carlier | gebauer is pleased to announce the solo exhibition of a recent video installation by the Argentinian artist Sebastián Díaz Morales. This will be his sixth solo exhibition with the gallery. Díaz Morales’ film and video installations confound the boundaries between reality and fiction. His work consistently attempts to displace this division through examining the linguistic and visual possibilities of narration.
The Lost Object is the final video in a trilogy that examines the complex mechanisms of how we perceive the constructed nature of reality and how this construction is performed, both in the realm of our imagination and the one of film. As curator Cuauhtémoc Medina notes in a recent monograph dedicated to Diaz Morales’ work, the artist approaches film as a “factory of simulacra”, a conceptual thread that carries throughout his trilogy, which began with Insight (2012) and was followed by Suspension (2014).
A slow, steady zoom shot opens The Lost Object, accompanied by the din of a whirring film reel that seems to methodically introduce the viewer into a world of artifice: a soundstage containing the set of a curiously dated, yet nonetheless anonymous room. The scenario slowly begins to unravel, disarticulating both the language and apparatus of filmmaking. Following Jean Baudrillard’s notion that the world has disappeared behind its own representation and therefore its impossible to return to it, The Lost Object proposes a new world in which fiction and reality merge into one single element. In this universe, fiction is autonomous and auto-generates itself.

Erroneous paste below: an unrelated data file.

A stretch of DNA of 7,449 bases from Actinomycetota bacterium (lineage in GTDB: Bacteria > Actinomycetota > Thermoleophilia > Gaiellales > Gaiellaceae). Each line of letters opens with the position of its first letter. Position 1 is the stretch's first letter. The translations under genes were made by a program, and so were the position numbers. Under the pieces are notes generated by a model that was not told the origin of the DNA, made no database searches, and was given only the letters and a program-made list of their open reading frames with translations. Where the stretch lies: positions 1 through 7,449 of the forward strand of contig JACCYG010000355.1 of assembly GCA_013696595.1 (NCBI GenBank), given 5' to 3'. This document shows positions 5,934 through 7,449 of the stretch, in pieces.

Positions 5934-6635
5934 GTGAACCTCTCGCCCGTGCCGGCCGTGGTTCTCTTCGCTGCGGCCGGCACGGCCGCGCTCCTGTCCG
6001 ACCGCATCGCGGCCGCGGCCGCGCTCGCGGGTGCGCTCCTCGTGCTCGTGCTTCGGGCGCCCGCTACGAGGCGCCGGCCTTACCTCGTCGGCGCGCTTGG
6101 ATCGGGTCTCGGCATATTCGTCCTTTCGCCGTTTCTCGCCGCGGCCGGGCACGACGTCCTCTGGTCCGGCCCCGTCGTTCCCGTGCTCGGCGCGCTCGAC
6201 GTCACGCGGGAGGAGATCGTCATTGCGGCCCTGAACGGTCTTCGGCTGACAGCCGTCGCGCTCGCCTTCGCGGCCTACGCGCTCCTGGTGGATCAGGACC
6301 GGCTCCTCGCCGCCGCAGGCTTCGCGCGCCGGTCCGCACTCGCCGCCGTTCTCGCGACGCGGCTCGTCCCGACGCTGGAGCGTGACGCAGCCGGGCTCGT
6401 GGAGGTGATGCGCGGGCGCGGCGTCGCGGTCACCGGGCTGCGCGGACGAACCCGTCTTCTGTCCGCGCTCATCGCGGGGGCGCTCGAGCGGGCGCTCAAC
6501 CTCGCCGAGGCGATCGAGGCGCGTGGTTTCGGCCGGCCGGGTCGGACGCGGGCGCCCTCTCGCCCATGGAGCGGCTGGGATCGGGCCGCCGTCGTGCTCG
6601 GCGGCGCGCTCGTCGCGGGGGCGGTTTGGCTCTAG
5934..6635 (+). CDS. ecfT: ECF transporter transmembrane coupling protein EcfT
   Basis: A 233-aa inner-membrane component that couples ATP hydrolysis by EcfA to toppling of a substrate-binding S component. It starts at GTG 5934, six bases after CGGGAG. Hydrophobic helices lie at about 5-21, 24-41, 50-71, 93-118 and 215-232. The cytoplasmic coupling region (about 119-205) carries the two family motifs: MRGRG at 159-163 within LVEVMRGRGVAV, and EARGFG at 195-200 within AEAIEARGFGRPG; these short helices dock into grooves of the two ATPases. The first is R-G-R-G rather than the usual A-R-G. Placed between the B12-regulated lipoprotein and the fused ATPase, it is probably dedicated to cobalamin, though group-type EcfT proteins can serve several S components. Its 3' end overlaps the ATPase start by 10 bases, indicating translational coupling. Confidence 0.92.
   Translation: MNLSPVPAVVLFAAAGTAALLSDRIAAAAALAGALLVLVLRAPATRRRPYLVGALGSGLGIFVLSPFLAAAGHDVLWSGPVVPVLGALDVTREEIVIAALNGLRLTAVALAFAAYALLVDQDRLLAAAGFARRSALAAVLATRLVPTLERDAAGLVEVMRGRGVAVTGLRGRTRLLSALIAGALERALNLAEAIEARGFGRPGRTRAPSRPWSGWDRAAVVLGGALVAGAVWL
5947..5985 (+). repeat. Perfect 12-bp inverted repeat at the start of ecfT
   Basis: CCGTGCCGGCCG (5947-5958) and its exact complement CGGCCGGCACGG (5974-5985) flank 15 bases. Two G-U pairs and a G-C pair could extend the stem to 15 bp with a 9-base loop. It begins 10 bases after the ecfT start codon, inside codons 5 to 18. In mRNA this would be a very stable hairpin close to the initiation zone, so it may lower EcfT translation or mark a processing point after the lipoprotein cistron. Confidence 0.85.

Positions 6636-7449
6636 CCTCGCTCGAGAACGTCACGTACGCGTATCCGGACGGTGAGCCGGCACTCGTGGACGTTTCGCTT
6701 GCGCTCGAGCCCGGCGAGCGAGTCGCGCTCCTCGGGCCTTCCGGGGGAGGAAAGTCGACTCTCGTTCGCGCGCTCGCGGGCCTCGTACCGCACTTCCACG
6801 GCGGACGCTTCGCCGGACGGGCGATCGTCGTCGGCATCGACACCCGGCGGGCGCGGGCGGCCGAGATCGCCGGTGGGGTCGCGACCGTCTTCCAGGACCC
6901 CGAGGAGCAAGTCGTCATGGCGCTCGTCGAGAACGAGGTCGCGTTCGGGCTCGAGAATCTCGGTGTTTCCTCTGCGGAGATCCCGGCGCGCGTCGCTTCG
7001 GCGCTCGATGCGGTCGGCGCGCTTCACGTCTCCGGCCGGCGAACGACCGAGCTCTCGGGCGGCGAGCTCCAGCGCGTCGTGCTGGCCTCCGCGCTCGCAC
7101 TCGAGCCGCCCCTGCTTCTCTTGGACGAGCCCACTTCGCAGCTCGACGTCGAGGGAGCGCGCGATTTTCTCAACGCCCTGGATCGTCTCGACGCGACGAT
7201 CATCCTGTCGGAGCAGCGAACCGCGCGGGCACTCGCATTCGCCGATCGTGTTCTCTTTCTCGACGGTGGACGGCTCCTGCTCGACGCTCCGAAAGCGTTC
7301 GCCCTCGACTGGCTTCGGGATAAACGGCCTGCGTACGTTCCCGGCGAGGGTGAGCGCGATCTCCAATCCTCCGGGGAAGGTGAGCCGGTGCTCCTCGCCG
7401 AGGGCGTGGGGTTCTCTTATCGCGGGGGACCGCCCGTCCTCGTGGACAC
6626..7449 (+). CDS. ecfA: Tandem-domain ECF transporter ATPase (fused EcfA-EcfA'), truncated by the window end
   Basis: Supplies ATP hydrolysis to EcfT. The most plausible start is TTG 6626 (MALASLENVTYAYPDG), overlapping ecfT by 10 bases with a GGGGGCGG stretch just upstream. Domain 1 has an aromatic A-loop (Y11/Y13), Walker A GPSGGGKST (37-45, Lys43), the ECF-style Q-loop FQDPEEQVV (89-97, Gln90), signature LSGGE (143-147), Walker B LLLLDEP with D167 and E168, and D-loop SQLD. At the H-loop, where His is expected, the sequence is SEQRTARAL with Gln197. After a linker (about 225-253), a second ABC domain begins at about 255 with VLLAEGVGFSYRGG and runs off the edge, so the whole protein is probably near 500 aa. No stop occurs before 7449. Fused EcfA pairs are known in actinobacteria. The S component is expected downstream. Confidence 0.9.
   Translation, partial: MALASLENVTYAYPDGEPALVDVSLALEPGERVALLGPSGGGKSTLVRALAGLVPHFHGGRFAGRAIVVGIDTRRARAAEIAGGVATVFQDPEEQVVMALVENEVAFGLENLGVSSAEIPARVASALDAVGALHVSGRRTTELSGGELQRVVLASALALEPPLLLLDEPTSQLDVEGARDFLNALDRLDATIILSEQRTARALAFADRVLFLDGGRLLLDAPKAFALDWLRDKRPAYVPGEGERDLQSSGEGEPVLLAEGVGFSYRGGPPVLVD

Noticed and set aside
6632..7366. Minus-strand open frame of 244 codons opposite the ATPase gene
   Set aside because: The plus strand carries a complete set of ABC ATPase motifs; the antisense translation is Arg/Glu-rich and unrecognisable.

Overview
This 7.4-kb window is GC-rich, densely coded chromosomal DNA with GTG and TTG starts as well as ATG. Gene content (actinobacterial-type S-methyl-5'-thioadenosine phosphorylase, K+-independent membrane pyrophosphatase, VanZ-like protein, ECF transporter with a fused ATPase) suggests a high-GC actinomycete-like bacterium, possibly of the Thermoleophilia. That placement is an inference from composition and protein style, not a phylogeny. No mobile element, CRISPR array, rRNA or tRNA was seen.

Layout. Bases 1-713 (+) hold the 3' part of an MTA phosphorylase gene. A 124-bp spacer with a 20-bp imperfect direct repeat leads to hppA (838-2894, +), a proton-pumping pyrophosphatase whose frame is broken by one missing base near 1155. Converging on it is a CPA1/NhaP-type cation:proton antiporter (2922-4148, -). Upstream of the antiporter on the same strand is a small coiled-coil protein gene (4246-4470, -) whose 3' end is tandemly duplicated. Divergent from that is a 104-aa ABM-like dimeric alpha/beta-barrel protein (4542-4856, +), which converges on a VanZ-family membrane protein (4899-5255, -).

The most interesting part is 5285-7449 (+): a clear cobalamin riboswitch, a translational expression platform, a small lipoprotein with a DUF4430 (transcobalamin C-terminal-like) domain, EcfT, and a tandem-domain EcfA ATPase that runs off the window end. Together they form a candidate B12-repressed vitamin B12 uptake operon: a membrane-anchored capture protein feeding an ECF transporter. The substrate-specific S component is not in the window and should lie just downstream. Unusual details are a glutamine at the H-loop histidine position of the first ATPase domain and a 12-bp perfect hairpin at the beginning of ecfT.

Sebastián Díaz Morales (b.1975, Comodoro Rivadavia, Argentina) lives and works in Amsterdam. His work is currently on view in Sonsbeek ’16 and his solo exhibition Ficcionario IV opens at Museum für Gegenwartskunst Siegen in mid-October. Previous iterations of Ficcionario have been exhibited at Le Fresnoy (2015) and CAC Vilnius (2014). Díaz Morales has additionally exhibited in prestigious international venues such as Tate Modern, London; Centre Pompidou; Stedelijk Museum and De Appel, Amsterdam; Art in General, New York City; Ludwig Museum, Budapest; Bienale São Paulo; Biennale of Sydney; Fundació Joan Miró, Barcelona; MUDAM, Luxembourg, Kadist Art Foundation, Paris, and the Calouste Gulbenkian Foundation, Lisbon and is in the permanent collections of the Centre Pompidou; Tate Modern; Fundación Jumex, Mexico City; Foundazione Sandretto Re Rebaudengo, Turin; Sammlung-Goetz, Munich; and the Fundacion de Arte Moderna, Museu Berardo, Lisbon. In 2009 he was awarded with a Guggenheim Fellowship.